- BofA Drops Plan for $5 Debit Fee, Spokesman Says
As we detailed 11 months ago, LCH.Clearnet now stands at the fulcrum of today's price action in Europe as the critical 450bps spread to Bunds on European sovereign debt - which will trigger considerable rises in margin requirements - is being aggressively defended thanks to the ECB's SMP. What is evident (and troublesome) is the confluence of the rally in Bunds (as Greece implodes) and unhedgeable risks in ITA bonds which means relatively aggressive buying in ITA bonds is doing little to improve spreads. With all eyes now on the spread (which stood at a measly +150bps when the LCH.Clearnet margin rules were set) as opposed to price, buying Bunds is perhaps the easiest and most liquid way to put pressure on the Italian bond market.
A question has been raised as to if the clients of MF Global are insured on their losses as a client of a bank or securities firm would be under FDIC or SIPC? The answer is maybe. While there is no regulatory insurance agency to cover the losses of MF Global clients, the CME itself has a guarantee fund for losses. This fund is financed by the other Primary Clearing members. So all FCMs bear some burden of MF Global’s indiscretions. We believe it amounts to a $4BB Clearing Member “error Account” The answer depends on legal questions and accounting details: For example, are the segregated funds of a Clearing member’s clients guaranteed if those funds were lost due to fraudulent actions by that clearing member? In other words, do the other Clearing Members at CME have to pony up the lost money if MF Global lost it fraudulently as opposed to though market events and poor in-house risk management. If MF Global is found to be in violation of some CME rules, fraud, delinquency or otherwise, we believe CME’s other Clearing Members will put their collective political collateral into finding a way to not pay the money lost.
When sharing our perspective last night on why the alleged MF Global crime of commingling client capital with the firm's deficiency capital we asked, "What happens next? Why customers at all other brokerages, all other exchanges, afraid that their money will suffer the same fate as MF, even if they transact with perfect solvent clearers and agents, will proceed to pull their money, as they know they have nobody to trust but their own prudent and forward looking actions. Which in turn will start the kind of liquidity drain that killed not only Lehman, but froze money markets, and with that brought the complete capital markets to a standstill, only to be thawed after the Fed pledged multiples of the US GDP to rescue Wall Street in October of 2008." Sure enough, here it comes. "Reports of short falls of client money ... if true would be a disaster for all the smaller brokers and banks as nobody will trust them anymore," one London trader said. Reuters continues "MF Global filed for bankruptcy protection on Monday, putting a sudden end to Corzine's drive to transform the more than 200-year old MF Global into a mini Goldman by taking on more risky bets on euro zone sovereign debt. In Australia, trading in grain futures and options was suspended by bourse operator ASX Ltd , prompting concerns about the integrity of the country's agricultural futures market. "We're sitting out here with risk that we can't cover," said Jonathan Barratt, head of Sydney-based Commodity Broking Services. MF Global was one of the largest participants in the country's agricultural futures market. And it is all only going to get worse as the liquidity outflow avalanche is realized, following the market's most recent distraction with Europe.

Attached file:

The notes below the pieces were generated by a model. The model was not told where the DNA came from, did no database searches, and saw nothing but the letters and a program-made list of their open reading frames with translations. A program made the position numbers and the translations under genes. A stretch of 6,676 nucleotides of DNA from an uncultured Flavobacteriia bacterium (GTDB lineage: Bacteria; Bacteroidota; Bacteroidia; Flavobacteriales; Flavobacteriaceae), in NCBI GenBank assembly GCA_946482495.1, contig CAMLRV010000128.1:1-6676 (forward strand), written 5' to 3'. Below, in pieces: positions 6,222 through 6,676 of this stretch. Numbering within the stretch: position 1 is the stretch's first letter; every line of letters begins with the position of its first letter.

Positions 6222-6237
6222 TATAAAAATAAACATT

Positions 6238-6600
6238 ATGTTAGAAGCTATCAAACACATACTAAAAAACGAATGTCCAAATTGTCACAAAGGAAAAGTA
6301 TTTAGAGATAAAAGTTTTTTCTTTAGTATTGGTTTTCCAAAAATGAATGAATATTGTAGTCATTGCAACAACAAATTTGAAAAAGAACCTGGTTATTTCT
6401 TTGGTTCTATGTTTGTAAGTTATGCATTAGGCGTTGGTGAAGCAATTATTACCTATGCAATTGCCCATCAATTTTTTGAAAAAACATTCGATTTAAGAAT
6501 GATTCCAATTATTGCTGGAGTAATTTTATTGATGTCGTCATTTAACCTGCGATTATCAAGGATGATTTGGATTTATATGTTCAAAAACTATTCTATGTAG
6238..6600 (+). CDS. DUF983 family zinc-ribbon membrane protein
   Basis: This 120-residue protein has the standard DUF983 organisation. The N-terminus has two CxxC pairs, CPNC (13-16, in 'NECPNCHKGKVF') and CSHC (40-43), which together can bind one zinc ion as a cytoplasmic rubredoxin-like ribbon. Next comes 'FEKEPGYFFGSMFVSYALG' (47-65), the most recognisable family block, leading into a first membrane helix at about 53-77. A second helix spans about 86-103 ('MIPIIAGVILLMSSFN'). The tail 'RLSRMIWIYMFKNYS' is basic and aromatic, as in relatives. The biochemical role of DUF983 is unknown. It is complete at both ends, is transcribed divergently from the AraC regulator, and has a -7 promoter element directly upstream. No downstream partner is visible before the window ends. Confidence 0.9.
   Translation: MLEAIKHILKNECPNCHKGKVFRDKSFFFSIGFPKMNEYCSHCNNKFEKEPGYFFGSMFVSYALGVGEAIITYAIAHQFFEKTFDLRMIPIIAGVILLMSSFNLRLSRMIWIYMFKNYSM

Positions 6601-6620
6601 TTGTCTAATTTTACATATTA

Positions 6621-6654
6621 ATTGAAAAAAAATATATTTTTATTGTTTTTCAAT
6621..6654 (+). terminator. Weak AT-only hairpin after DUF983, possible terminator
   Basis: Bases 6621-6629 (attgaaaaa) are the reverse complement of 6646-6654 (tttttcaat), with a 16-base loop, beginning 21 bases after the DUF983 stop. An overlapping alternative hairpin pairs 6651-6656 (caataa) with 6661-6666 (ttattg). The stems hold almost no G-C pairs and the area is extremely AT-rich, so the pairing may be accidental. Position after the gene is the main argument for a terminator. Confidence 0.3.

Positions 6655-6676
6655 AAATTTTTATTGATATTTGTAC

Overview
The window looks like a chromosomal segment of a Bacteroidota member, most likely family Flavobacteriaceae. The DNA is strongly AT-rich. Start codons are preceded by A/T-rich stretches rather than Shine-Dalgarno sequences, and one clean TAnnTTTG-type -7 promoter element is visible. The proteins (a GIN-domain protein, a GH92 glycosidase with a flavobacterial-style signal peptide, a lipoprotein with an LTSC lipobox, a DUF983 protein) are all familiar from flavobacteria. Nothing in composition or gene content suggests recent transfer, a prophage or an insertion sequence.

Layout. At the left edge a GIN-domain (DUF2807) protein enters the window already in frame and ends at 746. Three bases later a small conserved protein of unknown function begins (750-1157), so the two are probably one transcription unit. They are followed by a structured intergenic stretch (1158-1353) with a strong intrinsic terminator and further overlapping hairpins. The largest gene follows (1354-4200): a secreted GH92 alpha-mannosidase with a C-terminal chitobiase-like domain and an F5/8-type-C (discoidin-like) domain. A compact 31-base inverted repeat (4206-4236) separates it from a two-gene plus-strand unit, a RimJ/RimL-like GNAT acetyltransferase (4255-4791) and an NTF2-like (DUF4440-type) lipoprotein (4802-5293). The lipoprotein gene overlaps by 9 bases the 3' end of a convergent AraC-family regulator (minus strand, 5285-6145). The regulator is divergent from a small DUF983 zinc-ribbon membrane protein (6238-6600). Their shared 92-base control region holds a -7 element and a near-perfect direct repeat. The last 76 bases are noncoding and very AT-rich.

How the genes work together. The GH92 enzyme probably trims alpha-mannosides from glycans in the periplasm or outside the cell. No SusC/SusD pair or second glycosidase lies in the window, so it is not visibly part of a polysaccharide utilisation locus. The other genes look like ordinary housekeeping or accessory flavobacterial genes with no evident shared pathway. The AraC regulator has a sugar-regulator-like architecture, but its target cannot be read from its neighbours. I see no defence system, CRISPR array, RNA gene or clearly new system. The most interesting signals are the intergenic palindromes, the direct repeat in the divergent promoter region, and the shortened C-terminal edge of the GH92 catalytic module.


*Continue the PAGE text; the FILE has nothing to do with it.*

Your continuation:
Just two for now, but something tells us this is quite representative of the overall industry:
- Third Point Offshore Fund, Ltd.: October Net Return +0.8%
- Absolute Return Capital (ARC) – Bain Capital, LLC : October Net Return +0.7%
Looks like that 50% haircut may be insufficient. Who was the guy on CNBC was was buying Greek bonds a few days back on the "bailout"? And now, back to your regularly scheduled fiat ponzi system collapse.
Jim Sinclair’s Commentary
China to discuss financial crisis with Russia, Central Asian nations Tuesday, November 1, 2:57 AM
BEIJING — Premier Wen Jiabao will discuss the global economic crisis and his vision for the Shanghai Cooperation Organization when he meets next week with his counterparts from the regional grouping, seen by Beijing as a vehicle for extending Chinese influence in Central Asia.
Wen and the other prime ministers of the six member countries would issue a statement on the world financial problems at the SCO meeting Nov. 7 in St. Petersburg, Vice Foreign Minister Cheng Guoping told reporters.